Poetry Definitions
Metaphysical. A term now generally applied to a group of seventeenth-century poets; chiefly Donne, Carew, Herbert, Crashaw, Vaughan, Marvell, Cleveland and Cowley. In his Discourse of the Original and Progress of Satire (1692) Dryden said of Donne: He affects the metaphysics not only in his satires, but in his amorous verses, where nature only should reign, and perplexes the minds of the fair sex with nice speculations of philosophy.” Later Johnson in his Lives of the Poets (1779-81) established the term more or less permanently as a label. Johnson wrote somewhat disapprovingly of the discordia concors in metaphysical imagery, and referred to “heterogeneous ideas…yoked by violence together.” The marks of 17th c. metaphysical poetry were arresting and original images and conceits (part. analogies between microcosm and macrocosm), wit, ingenuity, colloquial speech, flexibility of rhythm and meter, complex themes (sacred and profane), paradox and dialectical argument, humor, elliptical thought and compact expression.
Conceit. By 1600 the term was still being used as a synonym for ‘thought’ and as roughly equivalent to ‘concept’ ‘idea’ and ‘conception’. It might also then denote a fanciful supposition, an ingenious act of deception, or a witty or clever remark or idea. As a literary term this word has come to denote a fairly elaborate figurative device of a fanciful kind which often incorporates metaphor, simile, hyperbole or oxymoron and which is intended to surprise and delight by its wit and ingenuity. Examples: Inventory or blazon (catalogue of mistress’s charms) and carpe diem conceit (don’t delay loving because beauty fades). An extension of this is the kind of conceit which contains an assurance that though beauty may fade and die, the poet’s verses will be immortal. In general, a juxtaposition of images and comparisons between very dissimilar objects is a common form of conceit in the 17th c. and the so-called metaphysical conceit is the most well-known. A famous example is Donne’s A Valediction: forbidding mourning.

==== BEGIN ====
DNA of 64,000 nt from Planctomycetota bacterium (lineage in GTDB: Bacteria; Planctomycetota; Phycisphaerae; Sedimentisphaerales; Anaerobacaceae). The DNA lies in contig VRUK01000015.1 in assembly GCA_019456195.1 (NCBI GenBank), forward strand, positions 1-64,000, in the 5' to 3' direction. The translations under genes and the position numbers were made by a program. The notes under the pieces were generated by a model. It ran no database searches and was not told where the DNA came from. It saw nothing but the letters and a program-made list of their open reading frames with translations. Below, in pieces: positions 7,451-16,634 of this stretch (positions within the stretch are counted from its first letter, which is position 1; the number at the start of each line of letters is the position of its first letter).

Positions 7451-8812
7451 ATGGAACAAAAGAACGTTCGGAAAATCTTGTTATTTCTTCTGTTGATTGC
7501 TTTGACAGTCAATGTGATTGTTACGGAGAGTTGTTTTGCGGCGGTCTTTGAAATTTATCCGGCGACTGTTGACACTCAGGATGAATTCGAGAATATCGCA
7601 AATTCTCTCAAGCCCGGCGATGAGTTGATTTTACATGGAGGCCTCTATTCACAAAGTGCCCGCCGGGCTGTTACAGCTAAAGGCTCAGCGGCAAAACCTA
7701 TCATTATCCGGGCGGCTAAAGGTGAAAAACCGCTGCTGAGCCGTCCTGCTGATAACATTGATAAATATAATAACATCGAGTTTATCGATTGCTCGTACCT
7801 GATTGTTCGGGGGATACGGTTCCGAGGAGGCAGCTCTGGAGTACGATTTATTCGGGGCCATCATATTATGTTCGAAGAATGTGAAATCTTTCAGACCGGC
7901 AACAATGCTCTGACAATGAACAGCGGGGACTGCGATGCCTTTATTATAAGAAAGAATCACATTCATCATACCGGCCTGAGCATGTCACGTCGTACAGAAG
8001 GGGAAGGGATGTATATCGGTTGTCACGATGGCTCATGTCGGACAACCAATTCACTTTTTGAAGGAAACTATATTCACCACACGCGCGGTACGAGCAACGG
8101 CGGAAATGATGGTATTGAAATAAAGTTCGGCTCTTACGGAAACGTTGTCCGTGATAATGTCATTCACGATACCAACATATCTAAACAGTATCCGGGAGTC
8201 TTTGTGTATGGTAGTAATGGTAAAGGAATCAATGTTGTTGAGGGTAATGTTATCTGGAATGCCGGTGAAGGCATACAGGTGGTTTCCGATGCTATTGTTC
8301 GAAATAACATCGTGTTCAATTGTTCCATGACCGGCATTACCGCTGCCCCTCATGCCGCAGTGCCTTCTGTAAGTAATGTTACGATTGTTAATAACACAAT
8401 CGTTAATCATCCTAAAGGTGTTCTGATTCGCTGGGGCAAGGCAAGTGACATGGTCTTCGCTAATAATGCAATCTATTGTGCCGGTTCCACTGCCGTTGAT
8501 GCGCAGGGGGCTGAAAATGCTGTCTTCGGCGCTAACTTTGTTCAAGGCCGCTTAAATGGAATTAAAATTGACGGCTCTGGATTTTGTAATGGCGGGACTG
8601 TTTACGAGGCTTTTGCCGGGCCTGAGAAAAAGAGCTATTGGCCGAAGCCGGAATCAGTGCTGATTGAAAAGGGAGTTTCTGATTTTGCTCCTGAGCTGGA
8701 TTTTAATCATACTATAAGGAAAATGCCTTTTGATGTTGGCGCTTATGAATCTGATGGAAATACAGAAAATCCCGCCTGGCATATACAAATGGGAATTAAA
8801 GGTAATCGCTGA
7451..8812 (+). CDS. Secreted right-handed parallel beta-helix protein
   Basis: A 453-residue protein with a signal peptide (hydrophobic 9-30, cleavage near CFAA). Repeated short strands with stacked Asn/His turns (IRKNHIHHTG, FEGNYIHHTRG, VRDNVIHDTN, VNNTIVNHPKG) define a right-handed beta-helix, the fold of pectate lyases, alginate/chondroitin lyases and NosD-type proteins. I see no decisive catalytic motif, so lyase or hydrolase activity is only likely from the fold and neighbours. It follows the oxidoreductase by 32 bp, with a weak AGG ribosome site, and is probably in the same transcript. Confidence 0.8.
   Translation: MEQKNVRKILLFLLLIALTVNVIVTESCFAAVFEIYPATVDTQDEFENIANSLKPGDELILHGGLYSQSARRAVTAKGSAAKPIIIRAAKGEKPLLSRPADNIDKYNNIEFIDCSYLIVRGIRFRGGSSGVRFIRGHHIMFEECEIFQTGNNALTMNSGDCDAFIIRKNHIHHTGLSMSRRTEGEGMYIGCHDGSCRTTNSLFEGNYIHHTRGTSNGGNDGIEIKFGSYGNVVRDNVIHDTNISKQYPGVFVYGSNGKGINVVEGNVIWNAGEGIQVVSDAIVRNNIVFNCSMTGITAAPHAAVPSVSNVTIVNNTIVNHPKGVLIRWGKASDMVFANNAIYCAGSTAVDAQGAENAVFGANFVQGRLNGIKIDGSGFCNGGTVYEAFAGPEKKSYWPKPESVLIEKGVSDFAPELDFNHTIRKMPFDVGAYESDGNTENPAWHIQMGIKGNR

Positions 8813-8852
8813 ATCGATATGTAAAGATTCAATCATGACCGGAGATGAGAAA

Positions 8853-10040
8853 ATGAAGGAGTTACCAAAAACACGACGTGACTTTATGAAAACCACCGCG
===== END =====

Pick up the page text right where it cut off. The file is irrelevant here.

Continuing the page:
Blazon. (Fr. Shield or “coat of arms”). As a literary term it was used by the followers of Petrarchanism to describe verses which dwelt upon and detailed the various parts of a woman’s body; a sort of catalogue of her physical attributes. Such a catalogue was a convention established in the 13th c. and often used after Marot published his Blason du Beau Tetin (1536). As a rule there was nothing original in this form of conceit
Spenser, Epithalamion (1595)
  Her goodly eyes like sapphires shining bright,
Her forehead ivory white
Her cheeks like apples which the sun hath rudded,
Her lips like cherries charming men to biteÉ

And it was easily mocked

Greene, Menaphon (1598)
  Thy teeth like to the tusks of the fattest swine,
They speech is like the thunder in the air:
Would God thy toes, thy lips, and all were mine.